By : Komal Thakur (B.Pharm, Diploma in Naturopathy, Specialist in Clinical Dietetics)

Protein and kids- Impact on Adult health

Don’t we all want to get back to childhood where we could eat anything and get away with it. Candies, chocolates, burgers, pizzas, ice creams,  fried foods, sugary drinks, you name it and kids are allowed to just about eat anything. Kids, and I am talking about the age of 5-20 years old are blessed with good metabolism and hence most parents are unable to control what they want to eat. Kids are picky eaters and the parent only wants to make sure that their child is well-fed and they often end up compromising on what their child eats.


Even now when we go to a restaurant, we see people around with kids simply ordering a big plate of French fries, a huge bowl of cheesy pasta, or a pizza. Have you ever come across a kid relishing anything other than these at a restaurant? Well I haven’t. A child’s health is of course to a large extent dependent on his parents. Come to think of it, most of the energy of a parent is drained behind cooking things that their child will appreciate. Having said that, we barely pay attention to the macronutrients that the child needs. Often a child’s diet composes of more of fat and carbohydrate because typically Indian parents believe that the healthier or plumper the child its better. Childhood obesity is a real thing and it certainly impacts their adult health in a big way.


Proteins, fats and carbohydrates along with other vitamins and minerals are extremely essential for a growing child. Balancing these nutrients is important to keep the child metabolism stronger and help them attain a healthy weight and help them grow at a sustainable rate. Whilst fat and carbohydrates are essential, what is often neglected is protein intake. Protein is very easily available in so many foods but does the child eat these foods? This fact is sometimes not paid attention to. Protein is essentially present in green leafy vegetables, eggs, chicken and poultry, dairy products too, some of these things that the child will easily ignore.


How does protein in childhood (ages 5-20 years) impact adult health? We all know what protein does for the body. Amino acids which are building blocks of our health system are basically proteins. Out of 20 amino acids, 11 are produced by the body and 9 should come from the food that is consumed. Bearing that in mind, we understand how important it is to consume the right protein for both kids and adults. In growing children, protein helps in:


Boosting immunity

Source of energy

Building of bones

Development of organs

Increase in height

Improved brain activity


Memory booster

Weight maintenance

Prevention of childhood obesity


As a growing child, it's essential to consume around 25-30 grams of protein every day. It’s a well-established fact that a child’s health determines their adult health as well. Till the age of 20 and in the early 20s if the weight remains uncontrolled, it can lead to higher incidences of diabetes, cholesterol, cardiovascular issues, PCOD in women, hormonal imbalances, and other lifestyle-related disorders. Childhood obesity is a marker of all these disorders in adult life. The chances of getting these disorders as an adult increase by almost 30-40%, and that’s a lot. However, the positive part about this is that, if the weight is controlled by the age of 20, there are no risk factors as an adult related to childhood obesity.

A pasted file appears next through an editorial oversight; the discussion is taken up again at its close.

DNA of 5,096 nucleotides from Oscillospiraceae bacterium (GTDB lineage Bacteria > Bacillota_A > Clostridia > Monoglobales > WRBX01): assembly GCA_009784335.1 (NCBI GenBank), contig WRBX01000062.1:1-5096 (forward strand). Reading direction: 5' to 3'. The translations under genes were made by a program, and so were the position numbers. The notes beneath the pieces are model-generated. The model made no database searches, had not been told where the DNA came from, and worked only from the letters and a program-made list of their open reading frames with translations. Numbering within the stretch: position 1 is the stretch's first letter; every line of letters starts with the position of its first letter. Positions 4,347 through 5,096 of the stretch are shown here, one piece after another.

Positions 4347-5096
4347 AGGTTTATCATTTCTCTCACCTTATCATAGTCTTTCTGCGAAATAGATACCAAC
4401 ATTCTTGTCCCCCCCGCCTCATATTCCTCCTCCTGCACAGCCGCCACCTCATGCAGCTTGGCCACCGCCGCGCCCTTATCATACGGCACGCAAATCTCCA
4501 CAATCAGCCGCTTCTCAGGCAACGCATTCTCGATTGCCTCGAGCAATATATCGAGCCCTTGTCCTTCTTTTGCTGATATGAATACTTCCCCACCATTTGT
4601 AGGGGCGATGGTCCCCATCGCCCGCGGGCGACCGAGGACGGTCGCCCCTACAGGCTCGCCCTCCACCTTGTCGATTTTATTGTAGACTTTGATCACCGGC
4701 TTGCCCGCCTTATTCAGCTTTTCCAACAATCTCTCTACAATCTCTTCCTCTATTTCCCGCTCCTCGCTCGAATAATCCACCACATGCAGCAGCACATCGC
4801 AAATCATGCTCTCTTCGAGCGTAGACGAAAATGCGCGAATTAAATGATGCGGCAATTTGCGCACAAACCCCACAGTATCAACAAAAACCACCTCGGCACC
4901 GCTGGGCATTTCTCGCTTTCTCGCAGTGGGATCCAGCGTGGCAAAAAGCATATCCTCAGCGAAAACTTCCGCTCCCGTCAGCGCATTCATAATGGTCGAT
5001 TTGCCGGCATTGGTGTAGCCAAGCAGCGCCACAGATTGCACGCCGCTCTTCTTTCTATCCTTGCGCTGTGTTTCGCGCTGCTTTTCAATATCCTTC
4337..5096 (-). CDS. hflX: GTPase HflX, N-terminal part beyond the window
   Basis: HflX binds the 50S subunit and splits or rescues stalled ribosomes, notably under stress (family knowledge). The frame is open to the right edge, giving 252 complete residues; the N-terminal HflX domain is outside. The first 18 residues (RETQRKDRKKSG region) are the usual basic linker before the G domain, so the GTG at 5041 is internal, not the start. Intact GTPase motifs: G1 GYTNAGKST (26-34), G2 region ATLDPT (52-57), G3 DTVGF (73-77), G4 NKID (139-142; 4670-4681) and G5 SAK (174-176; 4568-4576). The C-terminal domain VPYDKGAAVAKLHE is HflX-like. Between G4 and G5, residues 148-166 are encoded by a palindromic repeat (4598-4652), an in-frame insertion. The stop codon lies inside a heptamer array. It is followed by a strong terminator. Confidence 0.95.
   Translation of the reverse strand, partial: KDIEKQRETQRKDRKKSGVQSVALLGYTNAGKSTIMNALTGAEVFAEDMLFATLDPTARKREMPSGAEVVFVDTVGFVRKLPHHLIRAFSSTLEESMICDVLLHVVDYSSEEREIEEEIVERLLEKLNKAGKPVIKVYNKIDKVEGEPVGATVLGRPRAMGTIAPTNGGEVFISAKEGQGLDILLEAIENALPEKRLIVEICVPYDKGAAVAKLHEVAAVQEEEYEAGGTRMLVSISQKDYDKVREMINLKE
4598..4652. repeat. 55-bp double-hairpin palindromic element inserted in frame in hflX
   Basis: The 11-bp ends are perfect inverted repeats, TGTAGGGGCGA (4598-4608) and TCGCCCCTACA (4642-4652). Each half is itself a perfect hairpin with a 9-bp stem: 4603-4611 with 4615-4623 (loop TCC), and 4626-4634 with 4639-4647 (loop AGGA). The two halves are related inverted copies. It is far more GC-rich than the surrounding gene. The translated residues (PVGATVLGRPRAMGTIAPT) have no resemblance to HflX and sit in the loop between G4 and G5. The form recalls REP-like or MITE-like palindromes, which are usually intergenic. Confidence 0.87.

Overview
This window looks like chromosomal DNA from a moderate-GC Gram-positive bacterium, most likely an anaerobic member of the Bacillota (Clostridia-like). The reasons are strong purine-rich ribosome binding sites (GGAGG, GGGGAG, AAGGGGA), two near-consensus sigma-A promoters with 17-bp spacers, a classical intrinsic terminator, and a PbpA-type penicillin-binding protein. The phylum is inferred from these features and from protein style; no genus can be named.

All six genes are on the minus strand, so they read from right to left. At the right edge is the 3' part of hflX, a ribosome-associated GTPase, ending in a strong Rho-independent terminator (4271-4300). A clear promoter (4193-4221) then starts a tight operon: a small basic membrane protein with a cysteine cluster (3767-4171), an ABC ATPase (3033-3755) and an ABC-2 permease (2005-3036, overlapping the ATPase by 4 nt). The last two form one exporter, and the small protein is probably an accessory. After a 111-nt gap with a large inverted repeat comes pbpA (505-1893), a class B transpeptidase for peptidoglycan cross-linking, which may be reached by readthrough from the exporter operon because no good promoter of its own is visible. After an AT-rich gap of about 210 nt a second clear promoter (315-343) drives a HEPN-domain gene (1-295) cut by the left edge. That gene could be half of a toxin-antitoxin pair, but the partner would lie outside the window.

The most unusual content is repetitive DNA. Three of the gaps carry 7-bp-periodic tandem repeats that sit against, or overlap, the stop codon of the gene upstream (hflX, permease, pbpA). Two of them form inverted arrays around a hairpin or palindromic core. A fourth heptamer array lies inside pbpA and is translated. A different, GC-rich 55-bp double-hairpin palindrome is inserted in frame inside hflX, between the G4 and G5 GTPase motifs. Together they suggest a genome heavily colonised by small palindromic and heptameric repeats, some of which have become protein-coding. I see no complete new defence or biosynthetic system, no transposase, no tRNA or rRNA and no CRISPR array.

Where does protein play a part? Essentially, if the protein supplementation is adequate in a child, the building blocks of the body are more sturdy. This just means that the child will grow with better immunity and better overall health. If we think about smaller things like, if a child skin is taken care of, they have better skin as an adult. If a mother has applied coconut oil every single day on their child scalp, they grow up having better hair. If a child has grown up eating a proper diet, a lot of hereditary disorders have been successfully prevented. Encourage your child to eat more dairy products, vegetables and also poultry. If your child is a picky eater, protein supplements are the way to go.


Here is a simple and easy recipe, something that no child or even an adult would deny.


Protein and good fat-enriched chocolate cookies. (Almost 7-8 grams of protein/ cookie)

Prep time 15 minutes.


  1. ½ cup peanut butter
  2. ¼ cup jaggery powder
  3. 2 eggs
  4. ½ tsp vanilla extract
  5. 1 tsp baking powder
  6. ½ cup GRD protein powder of your choice
  7. 1 tbsp cocoa powder
  8. 2 tbsp wheat flour
  9. A pinch of salt


Combine all the ingredients in a smooth dough. Pre-heat the oven for 5 minutes to 220 degrees. Roll up the cookie balls and place them in a tray covered with parchment paper. Bake them at 220 degrees for 10-15 minutes, and viola. As you notice there is no oil/ butter unnecessarily adding to the calories.


An alternative to these cookies is the superior protein biscuits - GRD Bix. Check them out. They are perfectly good for both adults and kids. While being full of protein, cholesterol-free they have multiple essential nutrients that make them a brand of choice. With these, your health is in safe hands!



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